Still, one theoretical problem was not yet solved. One needed not only a system of color harmony next to a system of musical harmony, but also correspondence schemes to connect the two systems. Newton attempted to solve the problem by assuming that musical and color harmonies are related by means of the frequencies of light waves and sound waves. On the basis of Newton’s theory the French Jesuit Castel started to develop a color harpsichord (clavecin oculaire) around 1720. In collaboration with the instrument maker Rondet, Castel drafted a harpsichord with colored paper strips that appeared on top of the instrument when a key was pressed. The paper strips were lighted by candlelight [11].

If one compares the descriptions by Arcimboldo and Castel it can be observed that the solving of musicological and mathematical puzzles has contributed to mathematical refinement of theories of color-sound correspondences. However, the practical performance of these refined ideas was hampered by technical problems.

The discovery of the gas lamp provided new possibilities. Around 1870, Kastner developed a gas lamp organ named Pyrophone, which consisted of thirteen gas jets covered with foil that lighted crystal butts. The term “color organ” was first used in a patent application by Rimington in 1893 (Figure II). His three-meter-high color organ resembled a customary house organ with a cabinet of fourteen colored lamps on top. The light of the colored lamps could be adjusted to certain gradations of hue, brightness and saturation. This meant a tremendous progress compared to the paper strip harpsichords of the earlier centuries. Like most color organs, Rimington’s instrument did not produce musical sounds. The color organ had to be played simultaneously with an organ that produced musical sound [11,12].

Scriabin’s color music

After a number of technical problems were solved, the first synesthetic performances of color organs in concert halls were realized at the end of the nineteenth century. At this level other more psychological questions came into view concerning the effects that synesthetic performances had on the senses of the public. More than anyone else it was the Russian composer Scriabin who was interested in the psychological effects of the simultaneous experience of color and sound. In comparison to contemporary investigation of tone-color correspondences by experimental psychologists – which will be discussed later – Scriabin started at a more complex level of synesthetic experiences. He started from a system of color-key correspondences instead of color-tone correspondences. He investigated the emotional aspects of synesthetic experiences of color during the change of one musical key to another.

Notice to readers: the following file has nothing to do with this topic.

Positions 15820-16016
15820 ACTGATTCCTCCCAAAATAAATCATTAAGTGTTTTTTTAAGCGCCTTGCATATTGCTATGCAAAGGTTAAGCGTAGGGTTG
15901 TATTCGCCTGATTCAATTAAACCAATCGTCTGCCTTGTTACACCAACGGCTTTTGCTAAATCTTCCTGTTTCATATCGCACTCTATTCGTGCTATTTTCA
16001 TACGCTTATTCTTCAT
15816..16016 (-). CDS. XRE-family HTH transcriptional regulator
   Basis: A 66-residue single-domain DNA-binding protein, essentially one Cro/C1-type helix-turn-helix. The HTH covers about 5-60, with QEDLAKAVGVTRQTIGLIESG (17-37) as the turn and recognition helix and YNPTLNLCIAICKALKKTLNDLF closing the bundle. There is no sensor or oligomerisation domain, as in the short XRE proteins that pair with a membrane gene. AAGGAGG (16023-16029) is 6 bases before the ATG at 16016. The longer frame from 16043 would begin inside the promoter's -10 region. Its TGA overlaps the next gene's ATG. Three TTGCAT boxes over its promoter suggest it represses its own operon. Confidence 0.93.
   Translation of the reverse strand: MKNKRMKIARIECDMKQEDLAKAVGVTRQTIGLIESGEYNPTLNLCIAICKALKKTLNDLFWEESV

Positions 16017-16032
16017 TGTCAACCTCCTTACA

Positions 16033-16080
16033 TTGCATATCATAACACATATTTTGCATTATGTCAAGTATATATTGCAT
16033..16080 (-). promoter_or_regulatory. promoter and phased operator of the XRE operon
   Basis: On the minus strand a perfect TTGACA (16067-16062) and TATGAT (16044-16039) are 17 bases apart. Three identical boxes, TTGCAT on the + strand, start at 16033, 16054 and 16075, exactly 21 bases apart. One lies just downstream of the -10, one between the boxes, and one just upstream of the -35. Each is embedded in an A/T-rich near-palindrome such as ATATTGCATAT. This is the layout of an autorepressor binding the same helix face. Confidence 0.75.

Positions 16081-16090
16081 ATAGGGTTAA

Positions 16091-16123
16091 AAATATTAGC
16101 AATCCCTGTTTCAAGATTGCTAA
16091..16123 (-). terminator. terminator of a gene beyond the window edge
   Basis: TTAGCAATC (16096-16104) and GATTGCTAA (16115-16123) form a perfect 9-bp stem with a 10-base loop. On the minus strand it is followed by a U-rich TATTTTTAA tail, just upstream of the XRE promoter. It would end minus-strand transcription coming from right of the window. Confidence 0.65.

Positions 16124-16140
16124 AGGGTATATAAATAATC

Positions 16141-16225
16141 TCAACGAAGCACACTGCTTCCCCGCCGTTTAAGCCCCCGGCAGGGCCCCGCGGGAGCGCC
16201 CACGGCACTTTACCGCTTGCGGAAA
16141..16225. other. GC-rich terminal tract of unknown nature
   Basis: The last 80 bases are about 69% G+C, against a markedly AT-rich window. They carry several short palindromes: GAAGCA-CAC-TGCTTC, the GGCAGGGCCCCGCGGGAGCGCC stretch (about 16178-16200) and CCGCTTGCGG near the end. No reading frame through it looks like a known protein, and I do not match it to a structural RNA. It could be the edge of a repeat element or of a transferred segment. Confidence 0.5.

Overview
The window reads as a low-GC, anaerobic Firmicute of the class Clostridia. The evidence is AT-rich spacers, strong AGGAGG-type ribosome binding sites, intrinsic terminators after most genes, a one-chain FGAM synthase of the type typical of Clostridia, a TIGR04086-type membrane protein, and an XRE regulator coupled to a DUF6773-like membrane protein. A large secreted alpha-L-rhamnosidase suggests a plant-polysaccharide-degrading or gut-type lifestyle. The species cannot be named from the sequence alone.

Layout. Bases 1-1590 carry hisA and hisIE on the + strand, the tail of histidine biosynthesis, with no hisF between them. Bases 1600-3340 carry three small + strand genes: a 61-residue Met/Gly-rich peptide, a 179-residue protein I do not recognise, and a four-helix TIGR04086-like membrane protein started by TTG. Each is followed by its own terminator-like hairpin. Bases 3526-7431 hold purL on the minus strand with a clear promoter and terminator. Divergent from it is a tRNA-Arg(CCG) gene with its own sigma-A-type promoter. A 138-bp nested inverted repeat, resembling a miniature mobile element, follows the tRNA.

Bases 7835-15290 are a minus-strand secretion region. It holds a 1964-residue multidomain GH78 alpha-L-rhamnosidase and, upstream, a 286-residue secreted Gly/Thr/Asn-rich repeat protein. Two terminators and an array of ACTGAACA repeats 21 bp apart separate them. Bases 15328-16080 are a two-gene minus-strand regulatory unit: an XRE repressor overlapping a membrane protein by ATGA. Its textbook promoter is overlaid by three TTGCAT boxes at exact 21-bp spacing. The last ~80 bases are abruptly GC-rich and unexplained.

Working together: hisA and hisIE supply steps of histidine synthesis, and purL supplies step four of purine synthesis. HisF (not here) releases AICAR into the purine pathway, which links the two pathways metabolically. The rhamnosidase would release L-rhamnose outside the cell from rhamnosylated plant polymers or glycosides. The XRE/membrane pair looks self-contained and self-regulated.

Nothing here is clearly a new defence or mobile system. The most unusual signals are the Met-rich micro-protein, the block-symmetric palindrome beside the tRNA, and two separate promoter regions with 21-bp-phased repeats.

According to Scriabin the presentation of the right color corresponding with music works as “a powerful psychological resonator for the listener” [13]. Invited by the experimental psychologist Myers, Scriabin presented his ideas in London. Scriabin explained to Myers that whenever the tonality of a musical piece changes, the color will change too: “color underlines the tonality; it makes the tonality more evident” [14]. Sometimes he perceived a change in color sooner than the change in key. The addition of color to music would intensify both the auditory and visual effect simultaneously, according to Scriabin [15].

In contrast to former performances by color organists, Scriabin based his synesthetic compositions on color-tonality correspondences instead of color-tone correspondences. Scriabin changed the colors only when the tonality changed, like in his composition Prométhée, poème de feu (Prometheus, Poem of Fire), which made the light experience more intense and enduring. For Prometheus he wrote two separate parts for the tastiera per luce, a color organ that was probably based on knowledge of Rimington’s color organ [11].

Scriabin’s first opportunity to test his synesthetic hypotheses in a concert in Moscow in 1911 failed, due to a defect in the light projector. Unfortunately he did not attend the first successful performance of Prometheus in New York in 1915, just a few weeks before his death. In New York a color organ named chromola was used to play the light parts of the piece. The chromola projected twelve colors on a small white screen. The performance was not appreciated by the public. A critic compared it with “a pretty poppy show” [11,15]. There were also other reasons why this performance became a failure. A number of Scriabin’s conditions of a synesthetic performance were not met: first, there was no “flood of light” in the concert hall but a projection on a small screen, and second, the chromola was not equivalent to the orchestra but used as one of the instruments.